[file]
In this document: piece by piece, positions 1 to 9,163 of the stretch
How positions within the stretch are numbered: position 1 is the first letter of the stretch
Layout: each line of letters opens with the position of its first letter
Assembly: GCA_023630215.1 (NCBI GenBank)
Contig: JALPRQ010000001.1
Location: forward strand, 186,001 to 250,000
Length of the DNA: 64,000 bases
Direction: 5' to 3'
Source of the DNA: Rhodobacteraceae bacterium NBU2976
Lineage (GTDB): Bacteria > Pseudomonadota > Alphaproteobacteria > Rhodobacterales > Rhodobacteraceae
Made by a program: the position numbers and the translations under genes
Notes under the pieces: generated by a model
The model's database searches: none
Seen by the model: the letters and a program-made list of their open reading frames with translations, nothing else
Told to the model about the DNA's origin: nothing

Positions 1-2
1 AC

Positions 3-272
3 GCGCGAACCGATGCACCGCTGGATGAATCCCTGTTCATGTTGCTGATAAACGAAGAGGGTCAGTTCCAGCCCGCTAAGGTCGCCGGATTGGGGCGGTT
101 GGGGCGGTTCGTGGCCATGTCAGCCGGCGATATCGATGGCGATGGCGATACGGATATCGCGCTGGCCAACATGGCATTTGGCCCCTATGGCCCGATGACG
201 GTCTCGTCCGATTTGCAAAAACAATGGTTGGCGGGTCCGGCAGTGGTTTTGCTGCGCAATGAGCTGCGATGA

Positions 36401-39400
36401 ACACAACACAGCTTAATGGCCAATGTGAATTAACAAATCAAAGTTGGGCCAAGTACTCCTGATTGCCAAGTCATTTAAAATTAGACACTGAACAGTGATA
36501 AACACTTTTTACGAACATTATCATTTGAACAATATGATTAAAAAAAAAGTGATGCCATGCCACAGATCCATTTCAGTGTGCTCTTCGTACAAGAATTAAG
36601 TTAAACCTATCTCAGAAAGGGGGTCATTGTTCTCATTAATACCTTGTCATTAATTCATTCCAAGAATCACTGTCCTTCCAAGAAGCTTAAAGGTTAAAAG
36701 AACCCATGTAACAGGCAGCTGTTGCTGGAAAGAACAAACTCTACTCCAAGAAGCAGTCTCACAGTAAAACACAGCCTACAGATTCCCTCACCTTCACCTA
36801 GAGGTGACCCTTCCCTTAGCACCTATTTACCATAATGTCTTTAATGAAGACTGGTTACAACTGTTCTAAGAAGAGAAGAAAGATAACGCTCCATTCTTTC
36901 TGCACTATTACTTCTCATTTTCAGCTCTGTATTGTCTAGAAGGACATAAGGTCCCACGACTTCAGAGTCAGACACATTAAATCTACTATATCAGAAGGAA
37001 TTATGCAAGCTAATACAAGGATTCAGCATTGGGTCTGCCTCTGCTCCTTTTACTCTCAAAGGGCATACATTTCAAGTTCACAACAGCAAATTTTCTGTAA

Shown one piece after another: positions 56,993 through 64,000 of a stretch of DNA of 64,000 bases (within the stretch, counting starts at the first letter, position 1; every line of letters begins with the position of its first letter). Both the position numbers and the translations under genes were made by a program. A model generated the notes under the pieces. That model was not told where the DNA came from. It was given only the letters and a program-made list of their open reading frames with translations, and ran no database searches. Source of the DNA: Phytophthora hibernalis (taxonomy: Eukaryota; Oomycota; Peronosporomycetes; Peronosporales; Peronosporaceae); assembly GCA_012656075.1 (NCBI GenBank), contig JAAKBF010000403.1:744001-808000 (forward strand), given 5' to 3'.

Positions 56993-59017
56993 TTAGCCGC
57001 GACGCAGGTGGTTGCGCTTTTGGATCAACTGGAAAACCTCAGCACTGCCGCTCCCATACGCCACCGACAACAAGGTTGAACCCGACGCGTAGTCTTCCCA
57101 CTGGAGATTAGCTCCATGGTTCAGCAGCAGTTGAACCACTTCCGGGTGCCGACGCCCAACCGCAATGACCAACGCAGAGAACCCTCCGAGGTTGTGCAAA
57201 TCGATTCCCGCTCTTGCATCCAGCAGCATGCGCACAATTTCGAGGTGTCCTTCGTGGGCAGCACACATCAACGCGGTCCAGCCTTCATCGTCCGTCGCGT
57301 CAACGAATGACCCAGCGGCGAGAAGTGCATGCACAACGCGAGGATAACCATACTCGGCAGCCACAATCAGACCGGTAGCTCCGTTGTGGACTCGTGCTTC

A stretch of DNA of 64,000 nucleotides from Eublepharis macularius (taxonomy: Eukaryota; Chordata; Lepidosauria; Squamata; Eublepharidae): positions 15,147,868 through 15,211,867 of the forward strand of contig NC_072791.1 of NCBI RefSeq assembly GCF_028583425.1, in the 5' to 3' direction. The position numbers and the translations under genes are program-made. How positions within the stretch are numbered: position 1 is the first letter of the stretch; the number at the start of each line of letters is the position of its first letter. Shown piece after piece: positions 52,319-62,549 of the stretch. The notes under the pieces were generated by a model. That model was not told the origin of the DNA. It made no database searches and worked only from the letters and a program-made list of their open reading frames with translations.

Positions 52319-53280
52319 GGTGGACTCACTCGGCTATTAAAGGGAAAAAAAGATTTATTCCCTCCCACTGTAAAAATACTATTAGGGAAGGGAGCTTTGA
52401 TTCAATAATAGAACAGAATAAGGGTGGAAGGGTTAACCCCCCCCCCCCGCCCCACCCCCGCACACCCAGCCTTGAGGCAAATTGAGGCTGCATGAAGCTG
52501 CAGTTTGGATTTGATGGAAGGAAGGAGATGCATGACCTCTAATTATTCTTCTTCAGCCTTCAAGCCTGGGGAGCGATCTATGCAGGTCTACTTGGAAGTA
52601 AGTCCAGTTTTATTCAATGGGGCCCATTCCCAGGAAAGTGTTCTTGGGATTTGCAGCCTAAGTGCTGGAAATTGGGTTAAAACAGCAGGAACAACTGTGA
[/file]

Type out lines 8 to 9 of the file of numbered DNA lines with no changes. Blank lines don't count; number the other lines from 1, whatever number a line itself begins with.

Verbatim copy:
Direction: 5' to 3'
Source of the DNA: Rhodobacteraceae bacterium NBU2976